By Liam Nolan

The men of the 250-strong new intake at the United States Army’s military base, Fort Ord in California, were down at the firing range. As part of basic training each soldier had to shoot at the targets to have his marksmanship rated, or classified.

The 19-year-old kid from Meadow, West Texas, the fellow with the “beat up Sears Roebuck kind of guitar” (his words), didn’t like guns very much. But of the 250 raw soldiers at the range that day, he was one of only six who shot so well that each earned an “expert” classification. It also earned them three-day passes.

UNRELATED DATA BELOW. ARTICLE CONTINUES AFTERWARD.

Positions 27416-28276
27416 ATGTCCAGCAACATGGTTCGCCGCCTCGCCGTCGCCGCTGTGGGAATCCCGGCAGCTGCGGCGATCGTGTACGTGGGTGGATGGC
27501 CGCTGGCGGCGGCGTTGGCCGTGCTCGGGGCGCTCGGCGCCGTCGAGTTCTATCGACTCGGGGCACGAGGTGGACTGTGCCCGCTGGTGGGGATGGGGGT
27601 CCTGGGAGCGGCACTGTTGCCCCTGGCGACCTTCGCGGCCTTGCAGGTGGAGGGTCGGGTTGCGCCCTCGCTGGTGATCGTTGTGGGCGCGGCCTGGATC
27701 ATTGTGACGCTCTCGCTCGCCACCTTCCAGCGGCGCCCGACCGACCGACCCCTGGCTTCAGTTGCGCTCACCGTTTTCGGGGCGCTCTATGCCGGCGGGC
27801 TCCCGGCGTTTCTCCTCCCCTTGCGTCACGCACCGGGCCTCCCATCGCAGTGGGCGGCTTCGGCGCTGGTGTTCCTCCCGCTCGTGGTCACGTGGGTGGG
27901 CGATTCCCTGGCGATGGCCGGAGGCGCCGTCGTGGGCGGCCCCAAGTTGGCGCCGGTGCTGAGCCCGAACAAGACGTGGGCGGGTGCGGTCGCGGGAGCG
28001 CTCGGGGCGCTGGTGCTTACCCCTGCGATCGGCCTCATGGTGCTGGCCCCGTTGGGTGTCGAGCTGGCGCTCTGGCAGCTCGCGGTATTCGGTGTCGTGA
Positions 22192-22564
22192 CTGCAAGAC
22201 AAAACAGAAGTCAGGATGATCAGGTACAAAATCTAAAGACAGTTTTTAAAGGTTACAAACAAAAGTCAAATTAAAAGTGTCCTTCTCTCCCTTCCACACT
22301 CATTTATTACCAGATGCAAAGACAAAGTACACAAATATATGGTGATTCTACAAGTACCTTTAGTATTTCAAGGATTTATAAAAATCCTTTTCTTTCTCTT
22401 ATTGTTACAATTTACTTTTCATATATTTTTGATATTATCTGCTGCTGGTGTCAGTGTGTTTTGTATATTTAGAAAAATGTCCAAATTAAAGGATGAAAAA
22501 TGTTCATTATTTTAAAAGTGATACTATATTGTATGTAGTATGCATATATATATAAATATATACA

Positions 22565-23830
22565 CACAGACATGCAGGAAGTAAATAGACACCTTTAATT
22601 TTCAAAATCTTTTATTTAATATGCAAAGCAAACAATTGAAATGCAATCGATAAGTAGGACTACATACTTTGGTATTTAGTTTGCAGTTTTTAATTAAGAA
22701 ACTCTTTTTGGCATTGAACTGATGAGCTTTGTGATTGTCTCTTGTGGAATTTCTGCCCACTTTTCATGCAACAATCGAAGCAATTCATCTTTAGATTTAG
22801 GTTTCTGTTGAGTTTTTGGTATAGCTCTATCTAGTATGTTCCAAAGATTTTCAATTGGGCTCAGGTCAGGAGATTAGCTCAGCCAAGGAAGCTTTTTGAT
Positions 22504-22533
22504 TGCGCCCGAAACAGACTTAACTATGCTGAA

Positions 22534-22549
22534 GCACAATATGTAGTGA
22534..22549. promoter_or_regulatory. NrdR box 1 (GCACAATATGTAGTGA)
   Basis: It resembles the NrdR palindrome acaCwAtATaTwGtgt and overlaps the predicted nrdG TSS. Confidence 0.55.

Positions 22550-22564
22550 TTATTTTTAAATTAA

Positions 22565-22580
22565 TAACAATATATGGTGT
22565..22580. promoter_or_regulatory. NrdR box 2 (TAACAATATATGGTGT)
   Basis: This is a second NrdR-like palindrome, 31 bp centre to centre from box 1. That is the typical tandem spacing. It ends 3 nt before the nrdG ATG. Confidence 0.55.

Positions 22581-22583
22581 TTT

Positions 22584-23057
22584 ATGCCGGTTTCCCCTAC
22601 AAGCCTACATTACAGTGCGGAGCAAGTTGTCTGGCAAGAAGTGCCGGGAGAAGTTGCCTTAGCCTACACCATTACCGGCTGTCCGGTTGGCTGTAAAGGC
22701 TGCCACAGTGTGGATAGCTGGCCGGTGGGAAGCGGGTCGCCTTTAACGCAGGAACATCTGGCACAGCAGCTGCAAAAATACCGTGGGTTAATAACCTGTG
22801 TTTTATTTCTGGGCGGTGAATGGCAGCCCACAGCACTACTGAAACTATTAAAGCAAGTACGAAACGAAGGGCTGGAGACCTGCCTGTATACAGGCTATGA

The soldier with the guitar was Sonny Curtis. He was no temporarily anonymous kid with musical ambitions. He was a young man of whom Waylon Jennings once said, “My hero then was Sonny Curtis…I admired him so much I wanted to change my name to Sonny. I even tried to stand like him.”

Sonny was the second youngest of six children born to struggling cotton farmers during the Dust Bowl era of the Dirty Thirties. The Great Plains Region was devastated by drought; the worldwide economic slump was so bad that it became known as The Great Depression.

In Meadow, where Sonny Curtis grew up, music was about the only entertainment the folk could afford. They would gather on Saturday nights to make music.

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